Traditional advertising is the science of creating and placing media that interrupts the consumer and then gets him or her to take some action. The problem is that the amount of advertising begging for your attention has increased. As the clutter has increased, advertisers have responded by increasing the clutter. Permission Marketing is based on the premise that the expense of interrupting potential customers can be leveraged into multiple interactions. The internet threatens the traditional form of interruptive advertising because there are millions of pages instead of just a few TV channels. This is a very big haystack and advertisers don’t have that many needles.
Although, advertisers wish the internet was like a TV, where they could control what people see. This strategy is based on an old-media worldview in which we are all masses that can be bought and sold. Microsoft - like too many advertisers and media companies - thinks we think of the internet as just another TV. It believes it can own content and technology when, in truth, we own it now. It shows in their work to thwart the threat of DVRs. In a New York Times article, the ABC network is establishing an on-demand video service that would allow viewers to watch ABC shows like “Lost” and “Desperate Housewives” any time they choose. The catch: It uses a new technology that disables the viewers’ ability to fast-forward through commercials. Also a Wall Street Journal article talks about how advertisers are trying to make their ads stick even when they are being fast forwarded. Obviously Godin’s observation is true, the mass market is dying. The vast splintering of media means that a marketer cant reach a significant percentage of the population with any single communication.
Godin’s idea is to first interrupt the customer but then engage them in a bargain where the customer opts-in. They opt-in by signing up for your newsletter, registering at your site or adding you to their rss feed. They opt-in because of some kind of bait or offer that you give for free. Chris Anderson wrote an article about free in which he says that today it's digital technologies have become too cheap to meter. The traditional free sample is the promotional candy bar handout or the diapers mailed to a new mother. Since these samples have real costs, the manufacturer gives away only a tiny quantity — hoping to hook consumers and stimulate demand for many more. But for digital products, this ratio of free to paid is reversed. A typical online site follows the 1 Percent Rule — 1 percent of users support all the rest. In the “freemium” model, that means for every user who pays for the premium version of the site, 99 others get the basic free version. The reason this works is that the cost of serving the 99 percent is close enough to zero to call it nothing. In another post by Godin, he gives reasons why someone would pay for something when it can be free.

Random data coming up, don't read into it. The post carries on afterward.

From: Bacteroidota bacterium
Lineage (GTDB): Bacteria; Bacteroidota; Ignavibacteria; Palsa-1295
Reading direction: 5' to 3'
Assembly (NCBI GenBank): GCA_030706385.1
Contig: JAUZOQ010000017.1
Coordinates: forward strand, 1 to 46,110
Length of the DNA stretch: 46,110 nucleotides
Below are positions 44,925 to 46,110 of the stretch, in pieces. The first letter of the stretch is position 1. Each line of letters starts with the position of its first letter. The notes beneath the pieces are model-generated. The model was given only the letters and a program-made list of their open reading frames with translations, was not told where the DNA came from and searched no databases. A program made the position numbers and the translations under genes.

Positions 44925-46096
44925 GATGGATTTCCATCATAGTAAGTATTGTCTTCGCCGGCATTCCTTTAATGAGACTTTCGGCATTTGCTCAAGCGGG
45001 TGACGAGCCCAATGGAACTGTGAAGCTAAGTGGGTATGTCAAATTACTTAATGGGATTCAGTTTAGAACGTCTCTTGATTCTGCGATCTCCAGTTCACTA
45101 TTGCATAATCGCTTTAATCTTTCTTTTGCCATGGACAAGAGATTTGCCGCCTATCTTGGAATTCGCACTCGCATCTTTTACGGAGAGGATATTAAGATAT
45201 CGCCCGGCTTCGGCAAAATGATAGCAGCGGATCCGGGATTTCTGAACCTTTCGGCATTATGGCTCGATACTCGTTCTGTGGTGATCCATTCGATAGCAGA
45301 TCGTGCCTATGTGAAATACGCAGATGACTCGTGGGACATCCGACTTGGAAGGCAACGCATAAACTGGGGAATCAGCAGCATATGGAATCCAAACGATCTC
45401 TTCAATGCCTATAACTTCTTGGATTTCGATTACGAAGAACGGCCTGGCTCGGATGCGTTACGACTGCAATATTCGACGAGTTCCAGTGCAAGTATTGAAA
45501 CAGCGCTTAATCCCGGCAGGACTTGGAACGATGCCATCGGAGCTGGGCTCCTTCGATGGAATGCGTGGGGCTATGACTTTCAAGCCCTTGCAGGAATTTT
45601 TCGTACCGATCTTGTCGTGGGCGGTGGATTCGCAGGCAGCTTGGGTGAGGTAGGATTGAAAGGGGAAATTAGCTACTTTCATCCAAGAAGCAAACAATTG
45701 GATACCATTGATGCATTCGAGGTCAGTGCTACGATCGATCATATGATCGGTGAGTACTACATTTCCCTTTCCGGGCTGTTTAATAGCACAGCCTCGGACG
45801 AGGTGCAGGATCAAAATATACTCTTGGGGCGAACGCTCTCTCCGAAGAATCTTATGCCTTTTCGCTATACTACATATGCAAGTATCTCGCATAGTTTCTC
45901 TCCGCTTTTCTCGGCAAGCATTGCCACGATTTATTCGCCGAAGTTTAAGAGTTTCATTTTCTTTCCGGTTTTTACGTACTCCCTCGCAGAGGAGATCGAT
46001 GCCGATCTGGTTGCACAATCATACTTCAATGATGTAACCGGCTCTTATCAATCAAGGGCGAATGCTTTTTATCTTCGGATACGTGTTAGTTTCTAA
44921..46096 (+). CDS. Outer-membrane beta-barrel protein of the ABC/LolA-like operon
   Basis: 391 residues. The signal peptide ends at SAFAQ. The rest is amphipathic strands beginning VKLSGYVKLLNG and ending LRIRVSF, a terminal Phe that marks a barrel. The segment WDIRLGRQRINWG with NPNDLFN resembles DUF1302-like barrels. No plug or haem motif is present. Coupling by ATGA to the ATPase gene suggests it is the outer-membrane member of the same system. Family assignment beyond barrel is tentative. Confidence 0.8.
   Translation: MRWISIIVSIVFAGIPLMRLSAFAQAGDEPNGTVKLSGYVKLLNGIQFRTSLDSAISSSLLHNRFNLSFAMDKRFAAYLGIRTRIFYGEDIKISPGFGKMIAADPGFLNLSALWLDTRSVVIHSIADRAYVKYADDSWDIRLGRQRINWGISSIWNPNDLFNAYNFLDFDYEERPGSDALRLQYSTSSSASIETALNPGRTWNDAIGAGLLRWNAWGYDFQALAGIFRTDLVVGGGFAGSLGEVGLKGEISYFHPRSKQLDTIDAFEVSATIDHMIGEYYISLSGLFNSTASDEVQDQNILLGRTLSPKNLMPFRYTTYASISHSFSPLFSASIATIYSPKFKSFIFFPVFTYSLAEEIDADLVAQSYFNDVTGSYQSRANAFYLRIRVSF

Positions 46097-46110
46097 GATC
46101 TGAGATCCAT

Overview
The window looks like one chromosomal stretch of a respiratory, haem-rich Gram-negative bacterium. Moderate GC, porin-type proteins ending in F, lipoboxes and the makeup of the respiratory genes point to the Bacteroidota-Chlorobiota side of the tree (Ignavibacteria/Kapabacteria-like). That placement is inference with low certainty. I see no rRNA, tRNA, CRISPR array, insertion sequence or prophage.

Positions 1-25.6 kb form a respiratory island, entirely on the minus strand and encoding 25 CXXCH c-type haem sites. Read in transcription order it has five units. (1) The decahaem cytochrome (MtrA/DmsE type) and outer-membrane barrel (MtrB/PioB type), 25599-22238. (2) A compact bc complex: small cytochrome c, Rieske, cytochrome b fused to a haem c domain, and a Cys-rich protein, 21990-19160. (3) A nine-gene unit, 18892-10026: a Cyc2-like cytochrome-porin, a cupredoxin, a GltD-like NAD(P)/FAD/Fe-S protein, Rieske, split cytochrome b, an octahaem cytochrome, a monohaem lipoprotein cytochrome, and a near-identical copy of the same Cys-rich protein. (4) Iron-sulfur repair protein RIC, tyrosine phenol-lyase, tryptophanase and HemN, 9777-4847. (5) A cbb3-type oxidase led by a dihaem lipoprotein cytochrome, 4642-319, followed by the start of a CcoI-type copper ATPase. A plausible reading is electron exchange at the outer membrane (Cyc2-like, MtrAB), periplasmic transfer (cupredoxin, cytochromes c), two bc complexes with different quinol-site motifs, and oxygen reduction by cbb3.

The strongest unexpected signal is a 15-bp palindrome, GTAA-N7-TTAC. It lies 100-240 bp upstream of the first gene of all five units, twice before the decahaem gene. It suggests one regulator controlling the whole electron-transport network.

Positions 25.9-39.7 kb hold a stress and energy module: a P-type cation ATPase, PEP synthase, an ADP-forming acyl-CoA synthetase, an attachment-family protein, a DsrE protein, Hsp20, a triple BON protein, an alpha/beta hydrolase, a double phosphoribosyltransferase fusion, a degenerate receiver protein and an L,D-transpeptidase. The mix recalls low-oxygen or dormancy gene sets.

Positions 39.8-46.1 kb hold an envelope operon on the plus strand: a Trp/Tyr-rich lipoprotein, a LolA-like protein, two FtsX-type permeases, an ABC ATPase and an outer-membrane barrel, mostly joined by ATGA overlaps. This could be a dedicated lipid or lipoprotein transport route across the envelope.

Then after the customer has opted-in and the exchange of data with the customer has taken place, you then teach and eventually leverage the permission you’ve obtained with them. By continuing the dialog, you can teach the customer until a stranger becomes a friend and then a friend becomes a customer. If you offer something that is genuinely of interest of the customer than they will look foreword to your messages. Inviting people to opt-in to become their friend and then a customer won't reach everyone. In fact, it will reach almost no one. But that's fine if the few people you do reach are the people who are looking for you.